**Starting on June 25, Disney Plus began airing the first season of The Mysterious Benedict Society, based on Trenton Lee Stewart’s book series. This column recaps and analyze each episode. This article contains spoilers for the fifth episode of The Mysterious Benedict Society (and the corresponding novel).**
Truth, Empathy (and Virtue?) (Episodes 1 and 2)
Oh Brother! (Episode 3)
It’s the Little Things (Episode 4)
Now past the halfway mark of The Mysterious Benedict Society’s inaugural season, events are starting to move into higher gear. Reynie and Sticky have been promoted to become Messengers in Dr. Curtain’s L.I.V.E. institute, granting them the access they have been seeking but also further estranging them from the girls, Kate and Constance, who are still struggling, not only with their classes but with each other. The adults are struggling too, as they desperately seek out ways to contact their young protégés, now that their Morse Code messages have been identified. With Curtain accelerating his timetable for The Improvement, matters will soon come to a head.
In theory, we all want unity. Yet if we are honest with ourselves, we’ll probably admit that most of the time we want “unity” on our terms . . .Episode five, “The Art of Conveyance and Round-Trippery,” highlights in even greater detail than we have seen to this point the rival visions of Nicholas Benedict and his brother, Dr. Curtain. We see the distinction in Benedict’s self-effacing care for others, in contradistinction to Curtain’s utilitarian manipulation of the kids and his employees. But more than anything, in this episode, the gulf between the siblings’ worldview becomes manifest in two very different approaches to achieving unity.
Dr. Curtain proclaims himself as an apostle of unity. In his own slickly cynical way, he lures the people in his orbit toward his vision of what he thinks that unity is. It is appealing to many of the students at L.I.V.E., who can win a feeling of accomplishment by unthinkingly following his rules. They are rewarded by being given power—or at least apparent power—within the labyrinth of structures in Curtain’s organization.
Even Reynie and Sticky are not immune to the draw of this unity, this power. They are given tailored uniforms to signify their promotion to Messenger status. Superficially, these uniforms seem distinctive, with customized details that they ostensibly can select. Yet in the end, they are uniforms nonetheless, which is appropriate because they mark students’ entrance deeper into the world of Curtain’s “unity,” which is in fact nothing more than uniformity.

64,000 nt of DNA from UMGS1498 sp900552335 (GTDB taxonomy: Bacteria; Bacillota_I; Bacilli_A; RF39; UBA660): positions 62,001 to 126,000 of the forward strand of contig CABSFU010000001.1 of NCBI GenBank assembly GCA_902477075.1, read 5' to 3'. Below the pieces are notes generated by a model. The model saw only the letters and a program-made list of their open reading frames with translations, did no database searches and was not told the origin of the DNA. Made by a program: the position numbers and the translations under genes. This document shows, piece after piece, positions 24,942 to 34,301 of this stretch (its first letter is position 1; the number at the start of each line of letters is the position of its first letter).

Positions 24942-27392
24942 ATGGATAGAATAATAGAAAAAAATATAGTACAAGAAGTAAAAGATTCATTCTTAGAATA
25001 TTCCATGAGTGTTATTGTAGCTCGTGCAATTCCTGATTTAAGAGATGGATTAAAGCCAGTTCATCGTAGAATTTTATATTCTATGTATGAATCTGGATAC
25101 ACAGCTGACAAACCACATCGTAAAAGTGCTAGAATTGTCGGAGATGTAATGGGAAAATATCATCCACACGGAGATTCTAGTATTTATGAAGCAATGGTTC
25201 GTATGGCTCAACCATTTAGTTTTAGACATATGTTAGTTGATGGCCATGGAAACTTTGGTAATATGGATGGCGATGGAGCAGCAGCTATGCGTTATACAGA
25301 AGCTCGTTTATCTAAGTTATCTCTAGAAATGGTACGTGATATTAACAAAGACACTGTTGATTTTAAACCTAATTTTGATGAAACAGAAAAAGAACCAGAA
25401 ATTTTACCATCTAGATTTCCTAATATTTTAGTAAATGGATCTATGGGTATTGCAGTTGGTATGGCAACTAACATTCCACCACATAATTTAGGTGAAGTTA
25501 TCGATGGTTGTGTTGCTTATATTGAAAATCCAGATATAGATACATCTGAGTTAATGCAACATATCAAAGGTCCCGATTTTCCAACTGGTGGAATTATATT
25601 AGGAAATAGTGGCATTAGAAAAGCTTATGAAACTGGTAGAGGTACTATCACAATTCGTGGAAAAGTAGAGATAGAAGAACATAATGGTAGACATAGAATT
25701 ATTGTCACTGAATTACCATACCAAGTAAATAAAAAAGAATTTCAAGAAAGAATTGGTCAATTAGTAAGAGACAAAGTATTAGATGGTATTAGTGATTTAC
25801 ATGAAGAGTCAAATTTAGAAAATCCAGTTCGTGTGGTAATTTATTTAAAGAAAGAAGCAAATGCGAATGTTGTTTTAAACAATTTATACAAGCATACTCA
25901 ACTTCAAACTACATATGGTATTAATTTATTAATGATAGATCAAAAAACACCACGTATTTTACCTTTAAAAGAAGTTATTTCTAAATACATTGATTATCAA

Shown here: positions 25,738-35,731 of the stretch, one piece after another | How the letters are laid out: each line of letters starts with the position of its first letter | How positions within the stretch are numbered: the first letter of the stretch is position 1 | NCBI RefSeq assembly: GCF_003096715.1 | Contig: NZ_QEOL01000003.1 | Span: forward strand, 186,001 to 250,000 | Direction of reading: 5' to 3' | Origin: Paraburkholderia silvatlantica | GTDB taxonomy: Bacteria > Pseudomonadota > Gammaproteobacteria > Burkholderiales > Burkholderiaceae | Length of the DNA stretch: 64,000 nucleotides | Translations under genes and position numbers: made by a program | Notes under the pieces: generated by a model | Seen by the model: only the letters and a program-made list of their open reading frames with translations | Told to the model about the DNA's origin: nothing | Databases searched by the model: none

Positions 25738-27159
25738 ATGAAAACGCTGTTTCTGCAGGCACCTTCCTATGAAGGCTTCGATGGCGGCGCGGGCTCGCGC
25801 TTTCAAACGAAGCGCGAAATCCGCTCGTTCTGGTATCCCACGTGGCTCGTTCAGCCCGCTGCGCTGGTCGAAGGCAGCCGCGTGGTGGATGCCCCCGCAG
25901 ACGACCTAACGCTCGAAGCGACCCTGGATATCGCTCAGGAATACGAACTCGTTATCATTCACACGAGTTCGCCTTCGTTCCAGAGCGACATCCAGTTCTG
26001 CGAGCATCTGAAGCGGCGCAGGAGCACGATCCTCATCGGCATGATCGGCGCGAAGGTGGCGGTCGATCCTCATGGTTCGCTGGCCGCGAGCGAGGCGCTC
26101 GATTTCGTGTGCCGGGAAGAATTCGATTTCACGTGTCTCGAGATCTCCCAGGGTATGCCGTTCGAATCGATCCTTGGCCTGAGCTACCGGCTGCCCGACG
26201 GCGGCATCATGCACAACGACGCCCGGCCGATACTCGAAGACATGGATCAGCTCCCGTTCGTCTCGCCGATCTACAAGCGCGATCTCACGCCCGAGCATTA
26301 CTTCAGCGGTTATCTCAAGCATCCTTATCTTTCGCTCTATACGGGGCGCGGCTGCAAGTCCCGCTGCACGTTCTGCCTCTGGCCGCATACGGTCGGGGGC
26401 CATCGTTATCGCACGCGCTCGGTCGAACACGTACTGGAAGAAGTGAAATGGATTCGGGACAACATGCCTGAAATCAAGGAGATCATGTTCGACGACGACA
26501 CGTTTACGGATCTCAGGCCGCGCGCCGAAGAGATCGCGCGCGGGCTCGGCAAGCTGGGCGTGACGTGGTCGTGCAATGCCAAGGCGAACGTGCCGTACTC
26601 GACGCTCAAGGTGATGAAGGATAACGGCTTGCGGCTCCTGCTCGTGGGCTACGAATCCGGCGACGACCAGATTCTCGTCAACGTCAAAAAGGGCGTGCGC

The dark side of Curtain’s plans becomes evident in his conversation with Dr. Garrison, the head of his technology department. She wishes to preserve some autonomy for her department, insisting that she cannot accommodate his desire to accelerate the timetable for his plans. As in his earlier encounters with her, Curtain speaks smoothly and praises her performance but makes it clear that there are no options other than to concede to his will. Notwithstanding her insistence that she is a tech person and not an ethicist, Garrison attempts to lodge a complaint against his haste—a futile gesture, since Curtain’s unity means that there is no check against his authority and thus no one to complain to.
We see this play out in our glimpses of the outside world. Fear of the Emergency has become so universal that people are willing to be controlled. They parrot the messages being fed to them. And, as Miss Perumal learns at the episode’s end, even the agencies that ought to serve accountability functions are under the control of Mr. Curtain.
Once into their uniforms and in position as Messengers, Reynie and Sicky insist that they must carry on in their designated roles. This involves their connection to the device Curtain calls Whisperer. Like the illusory feeling of power derived from their wardrobe change, the boys experience the connection to the Whisperer as soothing. Having expected pressure or torture, they find the Whisperer’s soft faux-female computer voice surprisingly comforting. It gives the appearance of taking interest in them, asking them personal questions and responding with words of seeming empathy. They are tempted by the ease of having “someone” to listen to them, and also the relief of not having to make hard decisions. All they need to do is sit back and repeat.